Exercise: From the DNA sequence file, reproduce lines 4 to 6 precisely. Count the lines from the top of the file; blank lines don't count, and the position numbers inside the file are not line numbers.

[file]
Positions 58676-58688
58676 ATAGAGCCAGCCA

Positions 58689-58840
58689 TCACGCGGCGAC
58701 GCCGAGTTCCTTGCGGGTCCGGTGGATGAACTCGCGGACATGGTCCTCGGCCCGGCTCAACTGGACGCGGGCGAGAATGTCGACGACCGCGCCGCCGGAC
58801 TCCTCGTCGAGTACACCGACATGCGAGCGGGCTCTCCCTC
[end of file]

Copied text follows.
58689 TCACGCGGCGAC
58701 GCCGAGTTCCTTGCGGGTCCGGTGGATGAACTCGCGGACATGGTCCTCGGCCCGGCTCAACTGGACGCGGGCGAGAATGTCGACGACCGCGCCGCCGGAC
58801 TCCTCGTCGAGTACACCGACATGCGAGCGGGCTCTCCCTC